The Loch Lomond set sail from Greenock 2 days before Christmas 1907, straight into the teeth of a building storm. The Loch Lomond arrived in Adelaide on the 1st of April, she stayed in Port for a week to discharge the Adelaide portion of her cargo. Once completed the barque proceeded to Melbourne, where she landed the balance of her load. After a month at anchor in Hobson’s Bay, the Loch Lomond was put up for sale.
The ship was purchased for £3800 by the Union Steamship Company of Lyttelton, New Zealand. The company bought the Loch Lomond and another vessel, the Dartford with the intention of sailing both to New Zealand, and then converting them. After two weeks in port, the Loch Lomond set sail for Lyttelton, New Zealand with 1700 tons of coal, and 30 tons of coke aboard. She cleared the roadstead on Thursday the 15th of July 1908, sailing into fitful south-westerlies, clear frosty skies and calm seas. Running astride the wind Captain Thompson piled on sail as the Loch Lomond powered east by south across the Tasman Sea.
Raging southerly gales with frequent squalls and low cloud at times reduced visibility to a mile or less. Celestial navigation was impossible and Thompson was reluctant to attempt Cook Strait under such conditions. Onboard supplies were getting short however and soon a decision would have to be made. The cyclonic storm moved eastwards to a vicinity south of Norfolk Island, its position and ferocity caused many problems for shipping all across the Tasman. Easterly winds of 40 to 50 knots battered the Loch Lomond as she approached Cook Strait on August 6th.
The freshening easterly gales continued to build as the Loch Lomond approached Cook Strait on the morning of August 8th. The clipper sailed in under the leeward side of Arapawa Island. The lighthouse keepers of Brothers Islet light station took note of her struggle against the relentless forces of wind and tide. Unable to make any headway Thompson was forced to ‘bout ship before they could clear the narrows. The crisis point came at the turn of the tide when a rogue wave slammed into the stern of the barque. The spindrift-covered roller washed over the poop deck carrying away the wheel, binnacle, the top of the saloon skylight along with its protective brass grating, the spanker boom, a lifebuoy, a ladder, and part of the bulwarks near the break of the poop. The saloon and cabins were washed out, filling with seawater up to the wainscoted molding. The crew was quick to rig up a makeshift wheel which was soon bolted to the steering gear. The carpenter built an improvised binnacle, mounted into one of the ship’s doors. The tangled mass of fallen spars and rigging were reorganised as quickly as possible as the Loch Lomond ran before the wind back into deeper waters.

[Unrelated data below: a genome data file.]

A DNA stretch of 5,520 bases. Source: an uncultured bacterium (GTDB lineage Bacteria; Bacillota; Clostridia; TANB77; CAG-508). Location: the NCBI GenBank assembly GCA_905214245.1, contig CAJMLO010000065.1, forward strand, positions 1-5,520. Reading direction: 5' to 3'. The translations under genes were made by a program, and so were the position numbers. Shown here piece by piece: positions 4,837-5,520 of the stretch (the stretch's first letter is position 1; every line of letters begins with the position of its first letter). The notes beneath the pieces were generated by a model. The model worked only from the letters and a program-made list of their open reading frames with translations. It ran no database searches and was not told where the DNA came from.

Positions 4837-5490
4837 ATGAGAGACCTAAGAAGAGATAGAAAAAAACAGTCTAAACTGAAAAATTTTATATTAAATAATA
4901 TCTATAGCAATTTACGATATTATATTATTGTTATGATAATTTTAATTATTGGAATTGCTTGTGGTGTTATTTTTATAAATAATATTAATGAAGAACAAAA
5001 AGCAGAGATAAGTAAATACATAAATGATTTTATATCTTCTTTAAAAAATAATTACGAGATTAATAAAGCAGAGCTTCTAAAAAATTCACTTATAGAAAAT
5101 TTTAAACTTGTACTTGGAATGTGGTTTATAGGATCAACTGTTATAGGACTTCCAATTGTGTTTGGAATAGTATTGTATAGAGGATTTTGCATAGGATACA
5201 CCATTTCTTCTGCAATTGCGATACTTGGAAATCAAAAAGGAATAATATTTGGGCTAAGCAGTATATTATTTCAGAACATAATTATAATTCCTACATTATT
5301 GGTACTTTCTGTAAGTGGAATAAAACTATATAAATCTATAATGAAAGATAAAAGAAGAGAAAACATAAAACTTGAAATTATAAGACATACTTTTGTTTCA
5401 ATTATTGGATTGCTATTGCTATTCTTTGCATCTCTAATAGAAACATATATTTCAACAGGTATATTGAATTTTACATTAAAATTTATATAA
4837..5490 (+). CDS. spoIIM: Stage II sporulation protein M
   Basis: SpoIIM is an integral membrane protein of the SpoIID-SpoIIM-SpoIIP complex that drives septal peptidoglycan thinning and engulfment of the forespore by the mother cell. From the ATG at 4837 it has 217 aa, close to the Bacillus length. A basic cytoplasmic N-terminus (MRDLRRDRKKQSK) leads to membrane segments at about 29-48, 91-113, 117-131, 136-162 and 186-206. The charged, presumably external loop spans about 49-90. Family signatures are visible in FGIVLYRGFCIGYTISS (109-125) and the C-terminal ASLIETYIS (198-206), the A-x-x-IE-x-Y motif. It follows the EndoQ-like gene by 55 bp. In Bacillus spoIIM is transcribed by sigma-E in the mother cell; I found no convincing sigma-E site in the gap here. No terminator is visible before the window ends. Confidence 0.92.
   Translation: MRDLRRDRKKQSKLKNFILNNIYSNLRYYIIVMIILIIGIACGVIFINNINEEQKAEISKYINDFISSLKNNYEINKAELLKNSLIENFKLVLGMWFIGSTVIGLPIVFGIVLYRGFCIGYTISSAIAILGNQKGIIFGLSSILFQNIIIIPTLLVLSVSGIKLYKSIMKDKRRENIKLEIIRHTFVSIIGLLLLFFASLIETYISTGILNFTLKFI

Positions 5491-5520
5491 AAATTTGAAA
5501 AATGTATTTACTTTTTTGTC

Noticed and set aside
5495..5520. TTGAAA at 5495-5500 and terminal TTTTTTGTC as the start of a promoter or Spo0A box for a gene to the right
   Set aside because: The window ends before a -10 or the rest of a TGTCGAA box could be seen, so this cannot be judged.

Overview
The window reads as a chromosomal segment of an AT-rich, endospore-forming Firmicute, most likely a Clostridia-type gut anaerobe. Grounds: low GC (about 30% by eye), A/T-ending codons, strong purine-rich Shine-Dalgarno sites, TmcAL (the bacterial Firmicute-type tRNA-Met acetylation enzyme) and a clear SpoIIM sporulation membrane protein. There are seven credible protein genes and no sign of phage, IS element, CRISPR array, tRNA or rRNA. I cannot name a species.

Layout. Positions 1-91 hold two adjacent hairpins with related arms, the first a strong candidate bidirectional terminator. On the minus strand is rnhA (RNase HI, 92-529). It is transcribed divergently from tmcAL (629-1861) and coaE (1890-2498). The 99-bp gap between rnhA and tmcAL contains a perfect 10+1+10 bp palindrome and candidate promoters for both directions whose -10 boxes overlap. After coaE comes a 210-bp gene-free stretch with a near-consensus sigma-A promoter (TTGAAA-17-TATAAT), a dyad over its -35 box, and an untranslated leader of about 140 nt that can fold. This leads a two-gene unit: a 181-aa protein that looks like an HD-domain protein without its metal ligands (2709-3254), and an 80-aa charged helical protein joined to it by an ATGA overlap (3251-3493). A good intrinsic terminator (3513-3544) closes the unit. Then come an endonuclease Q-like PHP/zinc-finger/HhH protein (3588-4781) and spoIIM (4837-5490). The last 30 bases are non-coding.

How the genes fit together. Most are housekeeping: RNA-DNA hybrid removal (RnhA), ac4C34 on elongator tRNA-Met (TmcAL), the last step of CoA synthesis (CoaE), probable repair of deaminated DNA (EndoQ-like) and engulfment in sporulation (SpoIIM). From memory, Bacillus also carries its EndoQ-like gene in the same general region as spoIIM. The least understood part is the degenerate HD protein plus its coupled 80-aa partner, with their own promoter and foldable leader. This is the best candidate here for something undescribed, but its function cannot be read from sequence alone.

Unwilling to risk his vessel in the strait once again he decided to steer a course north-east, taking the Loch Lomond around the northern tip of New Zealand hoping to slip past North Cape and the Maria Van Diemen Lighthouse. James planned to slip through the channel separating Cape Maria from the Three Kings Island group situated several nautical miles to the northwest of Cape Maria Van Diemen.